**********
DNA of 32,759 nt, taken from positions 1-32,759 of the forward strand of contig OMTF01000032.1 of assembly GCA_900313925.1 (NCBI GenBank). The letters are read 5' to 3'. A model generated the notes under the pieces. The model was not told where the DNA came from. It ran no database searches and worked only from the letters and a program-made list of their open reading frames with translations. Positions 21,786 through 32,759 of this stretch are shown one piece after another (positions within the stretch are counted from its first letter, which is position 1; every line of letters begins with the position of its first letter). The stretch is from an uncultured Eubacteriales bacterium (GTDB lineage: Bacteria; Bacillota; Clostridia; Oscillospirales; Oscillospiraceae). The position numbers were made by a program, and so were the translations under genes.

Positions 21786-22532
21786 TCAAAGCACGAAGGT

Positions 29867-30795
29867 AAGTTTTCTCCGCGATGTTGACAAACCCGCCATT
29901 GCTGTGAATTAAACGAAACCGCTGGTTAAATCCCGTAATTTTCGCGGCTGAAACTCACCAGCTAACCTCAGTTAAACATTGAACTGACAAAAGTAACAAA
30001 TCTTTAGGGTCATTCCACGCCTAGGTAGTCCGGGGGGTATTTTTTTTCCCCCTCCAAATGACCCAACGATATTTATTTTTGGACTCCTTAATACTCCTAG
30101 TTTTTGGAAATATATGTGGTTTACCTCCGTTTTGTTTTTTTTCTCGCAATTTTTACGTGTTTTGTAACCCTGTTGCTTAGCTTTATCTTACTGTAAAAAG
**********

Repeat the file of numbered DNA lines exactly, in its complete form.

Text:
DNA of 32,759 nt, taken from positions 1-32,759 of the forward strand of contig OMTF01000032.1 of assembly GCA_900313925.1 (NCBI GenBank). The letters are read 5' to 3'. A model generated the notes under the pieces. The model was not told where the DNA came from. It ran no database searches and worked only from the letters and a program-made list of their open reading frames with translations. Positions 21,786 through 32,759 of this stretch are shown one piece after another (positions within the stretch are counted from its first letter, which is position 1; every line of letters begins with the position of its first letter). The stretch is from an uncultured Eubacteriales bacterium (GTDB lineage: Bacteria; Bacillota; Clostridia; Oscillospirales; Oscillospiraceae). The position numbers were made by a program, and so were the translations under genes.

Positions 21786-22532
21786 TCAAAGCACGAAGGT

Positions 29867-30795
29867 AAGTTTTCTCCGCGATGTTGACAAACCCGCCATT
29901 GCTGTGAATTAAACGAAACCGCTGGTTAAATCCCGTAATTTTCGCGGCTGAAACTCACCAGCTAACCTCAGTTAAACATTGAACTGACAAAAGTAACAAA
30001 TCTTTAGGGTCATTCCACGCCTAGGTAGTCCGGGGGGTATTTTTTTTCCCCCTCCAAATGACCCAACGATATTTATTTTTGGACTCCTTAATACTCCTAG
30101 TTTTTGGAAATATATGTGGTTTACCTCCGTTTTGTTTTTTTTCTCGCAATTTTTACGTGTTTTGTAACCCTGTTGCTTAGCTTTATCTTACTGTAAAAAG